In addition, more countries are looking for domestic sources of minerals, so they’re shifting away from the NCM battery and adopting the LFP. It’s easier to get the minerals for it because they’re more widespread. With the recent improvements the LFP version has made in recycling and energy density, it’s becoming clear that it may overtake the market.
How Is the Market Changing?
As long as batteries need replacements faster than vehicles, the need for them will always be higher. Demand for EV batteries in the United States increased by about 80% in 2022, even though demand for the vehicles only grew by 55% in the same year. Manufacturers in the industry must respond with greater battery production, but they need to look to alternatives to make up for rising expenses and reduced availability.
Although the NCM battery is the go-to choice as of 2023 for most EV manufacturers, the shares of LFPs increased from 17% in 2021 to 31% in 2022, meaning it’s starting to slowly overtake the market. No one expects it to replace NCMs any time soon, but it definitely has the potential to.
Should EV Manufacturers Switch to LFP Batteries?
As nickel, lithium, and cobalt become harder to get ahold of, companies are finding alternative solutions. Although some places are adopting new methods for mineral collection and refinement, they produce greenhouse gas emissions and hazardous waste at such a significant rate that they could offset the environmental benefits of EV use.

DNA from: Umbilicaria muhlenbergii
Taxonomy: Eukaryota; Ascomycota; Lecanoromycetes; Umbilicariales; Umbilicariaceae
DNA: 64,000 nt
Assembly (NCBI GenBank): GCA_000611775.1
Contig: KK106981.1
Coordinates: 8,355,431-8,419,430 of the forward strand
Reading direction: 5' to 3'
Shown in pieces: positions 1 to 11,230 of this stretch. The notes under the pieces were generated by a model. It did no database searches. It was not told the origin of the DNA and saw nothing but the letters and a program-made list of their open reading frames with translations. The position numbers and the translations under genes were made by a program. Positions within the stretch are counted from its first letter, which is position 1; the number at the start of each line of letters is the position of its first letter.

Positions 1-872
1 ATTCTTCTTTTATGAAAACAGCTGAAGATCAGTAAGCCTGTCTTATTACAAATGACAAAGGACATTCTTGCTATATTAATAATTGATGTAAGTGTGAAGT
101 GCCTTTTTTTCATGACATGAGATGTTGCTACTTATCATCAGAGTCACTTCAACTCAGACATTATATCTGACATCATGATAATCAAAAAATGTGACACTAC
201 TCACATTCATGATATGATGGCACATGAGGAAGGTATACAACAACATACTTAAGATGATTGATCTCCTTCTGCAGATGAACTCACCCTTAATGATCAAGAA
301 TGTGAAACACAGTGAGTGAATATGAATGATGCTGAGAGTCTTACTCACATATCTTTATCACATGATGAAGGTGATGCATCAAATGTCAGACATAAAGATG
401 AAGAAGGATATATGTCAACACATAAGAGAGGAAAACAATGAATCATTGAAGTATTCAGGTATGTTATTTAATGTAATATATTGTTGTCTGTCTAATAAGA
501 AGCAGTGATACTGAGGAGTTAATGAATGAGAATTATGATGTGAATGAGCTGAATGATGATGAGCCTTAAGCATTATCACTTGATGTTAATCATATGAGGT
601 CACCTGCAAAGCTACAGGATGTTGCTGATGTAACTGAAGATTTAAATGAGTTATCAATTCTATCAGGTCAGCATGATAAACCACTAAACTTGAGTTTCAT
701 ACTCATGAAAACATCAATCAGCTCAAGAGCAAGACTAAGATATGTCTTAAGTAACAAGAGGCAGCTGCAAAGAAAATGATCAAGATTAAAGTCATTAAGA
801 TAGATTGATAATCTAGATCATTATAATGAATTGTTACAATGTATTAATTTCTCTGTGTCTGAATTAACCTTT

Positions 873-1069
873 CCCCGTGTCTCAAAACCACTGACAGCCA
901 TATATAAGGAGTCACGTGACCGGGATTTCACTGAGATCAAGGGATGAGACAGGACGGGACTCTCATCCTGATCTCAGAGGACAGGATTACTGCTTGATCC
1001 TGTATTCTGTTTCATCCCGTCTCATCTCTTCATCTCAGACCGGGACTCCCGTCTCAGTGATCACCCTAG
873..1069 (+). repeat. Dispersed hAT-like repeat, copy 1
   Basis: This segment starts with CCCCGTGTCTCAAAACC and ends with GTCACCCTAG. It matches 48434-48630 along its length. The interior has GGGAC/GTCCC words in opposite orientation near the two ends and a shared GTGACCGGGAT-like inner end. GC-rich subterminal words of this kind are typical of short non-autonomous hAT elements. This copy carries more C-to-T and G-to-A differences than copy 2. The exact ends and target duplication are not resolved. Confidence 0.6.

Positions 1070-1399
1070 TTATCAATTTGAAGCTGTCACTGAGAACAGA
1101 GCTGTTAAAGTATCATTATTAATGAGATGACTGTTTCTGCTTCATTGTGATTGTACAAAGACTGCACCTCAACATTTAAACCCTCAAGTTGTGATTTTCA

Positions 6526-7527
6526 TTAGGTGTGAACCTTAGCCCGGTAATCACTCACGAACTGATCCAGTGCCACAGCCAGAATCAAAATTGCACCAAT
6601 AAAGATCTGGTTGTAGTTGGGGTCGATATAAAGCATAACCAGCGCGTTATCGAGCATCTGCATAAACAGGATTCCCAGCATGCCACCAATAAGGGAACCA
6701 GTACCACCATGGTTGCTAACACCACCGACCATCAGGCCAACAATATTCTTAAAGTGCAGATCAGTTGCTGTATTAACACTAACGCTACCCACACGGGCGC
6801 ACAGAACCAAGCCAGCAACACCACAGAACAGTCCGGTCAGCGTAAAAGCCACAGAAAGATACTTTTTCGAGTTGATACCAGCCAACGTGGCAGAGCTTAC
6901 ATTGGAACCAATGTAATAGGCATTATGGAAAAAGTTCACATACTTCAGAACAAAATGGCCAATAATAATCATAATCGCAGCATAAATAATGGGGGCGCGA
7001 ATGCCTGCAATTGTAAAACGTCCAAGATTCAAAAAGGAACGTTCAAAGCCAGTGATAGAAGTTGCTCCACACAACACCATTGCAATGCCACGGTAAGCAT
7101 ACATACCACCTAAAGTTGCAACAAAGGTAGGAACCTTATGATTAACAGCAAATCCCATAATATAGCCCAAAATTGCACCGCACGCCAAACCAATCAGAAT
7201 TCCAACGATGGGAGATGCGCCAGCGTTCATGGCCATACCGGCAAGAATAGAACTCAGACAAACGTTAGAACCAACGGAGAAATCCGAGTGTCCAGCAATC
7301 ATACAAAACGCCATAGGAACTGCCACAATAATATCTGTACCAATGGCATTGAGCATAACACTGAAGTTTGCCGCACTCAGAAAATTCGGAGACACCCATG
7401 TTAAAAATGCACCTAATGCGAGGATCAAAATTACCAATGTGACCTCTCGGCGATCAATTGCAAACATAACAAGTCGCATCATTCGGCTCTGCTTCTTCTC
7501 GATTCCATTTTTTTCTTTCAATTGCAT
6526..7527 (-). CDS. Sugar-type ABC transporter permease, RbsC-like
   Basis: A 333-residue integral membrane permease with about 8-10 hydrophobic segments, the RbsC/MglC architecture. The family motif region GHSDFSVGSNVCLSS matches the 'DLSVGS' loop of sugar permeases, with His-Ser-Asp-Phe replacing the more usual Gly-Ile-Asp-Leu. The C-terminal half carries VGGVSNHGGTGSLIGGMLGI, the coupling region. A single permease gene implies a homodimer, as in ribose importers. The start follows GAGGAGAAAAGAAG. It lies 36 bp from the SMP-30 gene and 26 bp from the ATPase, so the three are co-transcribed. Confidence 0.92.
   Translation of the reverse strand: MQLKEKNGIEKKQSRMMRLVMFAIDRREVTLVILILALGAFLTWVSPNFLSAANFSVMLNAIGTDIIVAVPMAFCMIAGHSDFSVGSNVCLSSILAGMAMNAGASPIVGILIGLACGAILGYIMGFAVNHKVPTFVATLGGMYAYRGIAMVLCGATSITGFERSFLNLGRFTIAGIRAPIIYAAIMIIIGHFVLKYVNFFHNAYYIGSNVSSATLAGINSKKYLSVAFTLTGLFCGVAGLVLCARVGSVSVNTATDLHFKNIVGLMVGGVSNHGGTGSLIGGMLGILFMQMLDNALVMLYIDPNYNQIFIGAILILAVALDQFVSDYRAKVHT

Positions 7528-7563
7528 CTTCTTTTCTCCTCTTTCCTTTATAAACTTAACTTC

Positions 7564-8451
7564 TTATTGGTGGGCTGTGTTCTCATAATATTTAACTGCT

The solution is to improve the recycling process and reduce the emissions from precursor production, which could significantly improve the positive environmental impacts NCM batteries have. That being said, companies are looking to save money and rapidly adapt to a sudden change in the market, so they may focus on something other than improving the process.
Chinese manufacturers are already making the switch to LFP batteries in response to increasing demand. While it does outperform NCMs in some respects, it produces more greenhouse gas emissions and isn’t nearly as sustainable. The technical benefits of switching may not be enough to offset the cost of a more negative environmental impact. While many people don’t drive EVs just for their eco-friendly nature, manufacturers should consider it in the overall value of switching.
Is an NCM Battery the Best Choice?
While an NCM battery impacts the climate and environment better than an LFP, making the switch is logical because it’s potentially more affordable and manageable. While it seems like the best choice, EV manufacturers have to consider the cost of doing business and how that translates to their customers. They ultimately make the final decision.
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About the author
Starting from an early age, Jane Marsh loved all animals and became a budding environmentalist. Now, Jane works as the Editor-in-Chief of Environment.co where she covers topics related to climate policy, renewable energy, the food industry, and more.